Chronicle Road to Detection: YARA-L Language — Part 3 of 3

Anton Chuvakin
Feb 28 · 3 min read

Note: Yes, this is written while wearing my vendor hat. But do keep in mind that I only work on things I believe in! So, don’t knock that hat off my head :-)

We call our approach YARA-L because it is inspired by YARA — invented by Google VirusTotal for malware analysis and applied to logs (hence the “L”) and other security telemetry inside the Chronicle platform.

What is important is that YARA-L is a language to express detections, not merely to query the data in order to eventually use said data for detection. In essence, it is a threat detection language, not a data query language! It is designed by and for security analysts, admittedly with some help from malware reverse engineers (who created the original YARA).

Building to become “the standard” or even “a standard” for expressing detection is a monumental undertaking. Understanding the success of YARA is essential in developing a strategy for nurturing the success of our detection language, YARA-L, broadly and Chronicle rule engine specifically.

How will YARA-L be used with Chronicle [not all of the below are real today, to be sure]?

  1. Define real-time detection rules
  2. Define historical detection rules of arbitrary complexity
  3. Perform advanced (hunting-style) searches

Admittedly, the cases 2 and 3 are similar, but 2. implies a scheduled rule run leading to an alert while 3 is about interactive exploration of data by a human analyst.

YARA — L Scenarios

What are some of the scenarios where we think this approach really shines?

  1. You hear about a new malware that uses a particular registry key for persistence
  2. You analyze a new threat and realize that it uses a Powershell launching with a hidden window parameter
  3. You have a need to expand coverage of a particular MITRE ATT&CK technique in your environment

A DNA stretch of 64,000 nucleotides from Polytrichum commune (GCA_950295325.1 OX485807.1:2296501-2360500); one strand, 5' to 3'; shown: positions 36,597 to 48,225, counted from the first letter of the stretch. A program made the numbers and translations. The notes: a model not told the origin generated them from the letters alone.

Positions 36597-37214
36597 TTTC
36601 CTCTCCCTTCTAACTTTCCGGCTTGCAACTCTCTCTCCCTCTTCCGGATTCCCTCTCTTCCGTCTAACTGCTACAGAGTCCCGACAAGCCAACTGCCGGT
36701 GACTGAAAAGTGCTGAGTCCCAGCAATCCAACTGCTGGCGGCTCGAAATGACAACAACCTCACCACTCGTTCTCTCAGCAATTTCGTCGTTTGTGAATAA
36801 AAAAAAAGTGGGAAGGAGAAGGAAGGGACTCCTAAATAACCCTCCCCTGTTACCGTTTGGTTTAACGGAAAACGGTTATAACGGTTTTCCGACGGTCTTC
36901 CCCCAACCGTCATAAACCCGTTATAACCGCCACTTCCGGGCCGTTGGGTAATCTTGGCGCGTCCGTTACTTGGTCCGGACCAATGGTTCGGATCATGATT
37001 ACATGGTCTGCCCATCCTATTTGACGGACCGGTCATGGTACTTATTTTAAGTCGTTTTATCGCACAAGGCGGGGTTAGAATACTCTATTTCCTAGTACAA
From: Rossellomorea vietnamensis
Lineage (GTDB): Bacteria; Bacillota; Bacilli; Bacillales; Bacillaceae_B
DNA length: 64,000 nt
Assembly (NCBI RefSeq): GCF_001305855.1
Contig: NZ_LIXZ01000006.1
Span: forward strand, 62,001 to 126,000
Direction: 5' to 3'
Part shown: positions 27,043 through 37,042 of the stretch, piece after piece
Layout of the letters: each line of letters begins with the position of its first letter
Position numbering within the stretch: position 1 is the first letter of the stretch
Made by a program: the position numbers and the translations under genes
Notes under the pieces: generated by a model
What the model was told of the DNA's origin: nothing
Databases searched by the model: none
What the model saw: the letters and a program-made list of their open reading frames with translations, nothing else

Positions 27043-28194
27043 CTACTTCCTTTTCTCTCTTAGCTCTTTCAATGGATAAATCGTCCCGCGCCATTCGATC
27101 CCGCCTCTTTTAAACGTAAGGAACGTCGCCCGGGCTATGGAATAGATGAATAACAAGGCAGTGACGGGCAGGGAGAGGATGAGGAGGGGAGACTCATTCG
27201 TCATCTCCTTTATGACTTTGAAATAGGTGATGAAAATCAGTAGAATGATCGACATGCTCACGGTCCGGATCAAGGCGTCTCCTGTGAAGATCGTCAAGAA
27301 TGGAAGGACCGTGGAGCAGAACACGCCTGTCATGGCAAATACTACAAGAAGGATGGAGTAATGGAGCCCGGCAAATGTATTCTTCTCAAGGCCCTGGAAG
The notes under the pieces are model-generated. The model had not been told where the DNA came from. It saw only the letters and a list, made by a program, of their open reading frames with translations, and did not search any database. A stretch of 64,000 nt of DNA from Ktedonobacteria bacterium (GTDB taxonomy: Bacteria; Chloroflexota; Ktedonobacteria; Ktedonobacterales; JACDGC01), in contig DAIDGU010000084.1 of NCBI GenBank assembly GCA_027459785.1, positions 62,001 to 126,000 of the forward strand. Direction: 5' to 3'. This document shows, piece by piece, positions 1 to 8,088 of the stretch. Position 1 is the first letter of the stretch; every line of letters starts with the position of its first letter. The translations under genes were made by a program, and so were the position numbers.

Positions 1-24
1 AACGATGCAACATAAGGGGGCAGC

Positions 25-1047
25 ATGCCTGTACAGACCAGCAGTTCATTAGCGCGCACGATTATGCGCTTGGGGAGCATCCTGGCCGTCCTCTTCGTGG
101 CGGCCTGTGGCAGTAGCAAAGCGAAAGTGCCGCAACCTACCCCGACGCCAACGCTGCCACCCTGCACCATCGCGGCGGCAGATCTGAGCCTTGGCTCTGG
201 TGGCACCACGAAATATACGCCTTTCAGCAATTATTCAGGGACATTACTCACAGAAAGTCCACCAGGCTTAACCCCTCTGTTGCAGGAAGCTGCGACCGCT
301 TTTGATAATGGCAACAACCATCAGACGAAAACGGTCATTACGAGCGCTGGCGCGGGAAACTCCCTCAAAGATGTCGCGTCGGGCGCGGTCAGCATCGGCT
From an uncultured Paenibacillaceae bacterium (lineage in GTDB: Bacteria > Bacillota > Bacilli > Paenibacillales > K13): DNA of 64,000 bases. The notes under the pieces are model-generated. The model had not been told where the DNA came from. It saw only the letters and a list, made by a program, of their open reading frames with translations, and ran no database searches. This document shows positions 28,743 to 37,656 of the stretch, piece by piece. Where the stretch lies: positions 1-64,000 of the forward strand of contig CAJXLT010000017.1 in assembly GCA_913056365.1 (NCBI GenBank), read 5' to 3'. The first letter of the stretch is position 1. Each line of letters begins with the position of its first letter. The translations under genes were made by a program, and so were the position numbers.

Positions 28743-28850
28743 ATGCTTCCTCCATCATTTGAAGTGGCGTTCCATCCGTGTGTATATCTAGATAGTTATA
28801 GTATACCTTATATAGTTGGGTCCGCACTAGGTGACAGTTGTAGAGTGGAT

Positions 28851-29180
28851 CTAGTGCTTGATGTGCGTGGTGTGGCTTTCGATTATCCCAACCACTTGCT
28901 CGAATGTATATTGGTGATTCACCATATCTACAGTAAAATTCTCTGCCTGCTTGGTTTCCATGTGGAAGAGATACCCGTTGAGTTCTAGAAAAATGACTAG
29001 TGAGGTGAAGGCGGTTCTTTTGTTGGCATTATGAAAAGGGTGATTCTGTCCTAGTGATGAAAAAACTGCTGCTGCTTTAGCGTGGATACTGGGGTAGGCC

4. You want to cast a wide net of looking for types of newly popular suspicious activities such as access to browser cookie and credential files
  5. You need to watch for specific activities that are necessary for the attacker to take in order to steal particularly valuable data

YARA-L shines in all those scenarios and while other approaches may help with some of them, it is hard to find an approach that works universally.

One, a traditional SIEM product with a UI-based rule configuration lacks flexibility and hence the coverage of use cases, coupled with typically slower performance. Two, a search-based tool will require a layer of additional data analysis to deliver the detections. Three, a programming language-based approach (say express detection rules in Python or Go as some elite organizations do) would be a massive overkill for non-programming SOC analysis and other security professionals. We feel that YARA-L is the “just right” approach for the threat detection problem today.

Detection needs continue to shift and grow as organizations realize legacy product solutions are not the sole answer to security. As investments are made into human analysts, threat responders and hunters, we have the opportunity to introduce YARA-L as both a microscope and wide angle lens to defenders’ toolkits. We must support an investigative mindset that allows for ready on-boarding and application of threat intelligence, analyst insights, and investigative techniques.

Thus far, the collective industry has failed to develop a unified solution and remains unable — in most cases and/or without extreme reliance on uniquely talented people — to effectively use procedural based detectors derived from the study of attacker TTPs. YARA-L is an opportunity to throw our hat into the ring while also providing Chronicle customers a powerful mechanism to detect threats and intuitively pursue and iterate upon security investigations.

YARA-L Example

Example MITRE ATT&CK Technique T1054 Blocking of Indicators

profile mitre_T1054_Possible_Indicator_Blocking

{

meta:

author = “Chronicle”

description = “Detection for registry change used to bypass Event Tracing for Windows (ETW)”

reference = “https://attack.mitre.org/techniques/T1054/"

version = “1.0”

created = “2019–12–13”

function:

func RegChange()

if ( (udm.metadata.event_type == “REGISTRY_MODIFICATION” or udm.metadata.event_type == “REGISTRY_CREATION” ) and

re.regex(udm.target.Registry.registry_key, “HKLM\SYSTEM\\CurrentControlSet\\Control\\WMI\\Autologger\\AUTOLOGGER_NAME.*”) )

then

return true

end

return false

end

condition:

if ( RegChange() ) then

outcome.match()

end

}

P.S. I can be convinced to drop more examples, if you are curious.

(written together with Brandon Levene)

Anton on Security

A new start for my security blog

Anton Chuvakin

Written by

See www.chuvakin.org

Anton on Security

A new start for my security blog

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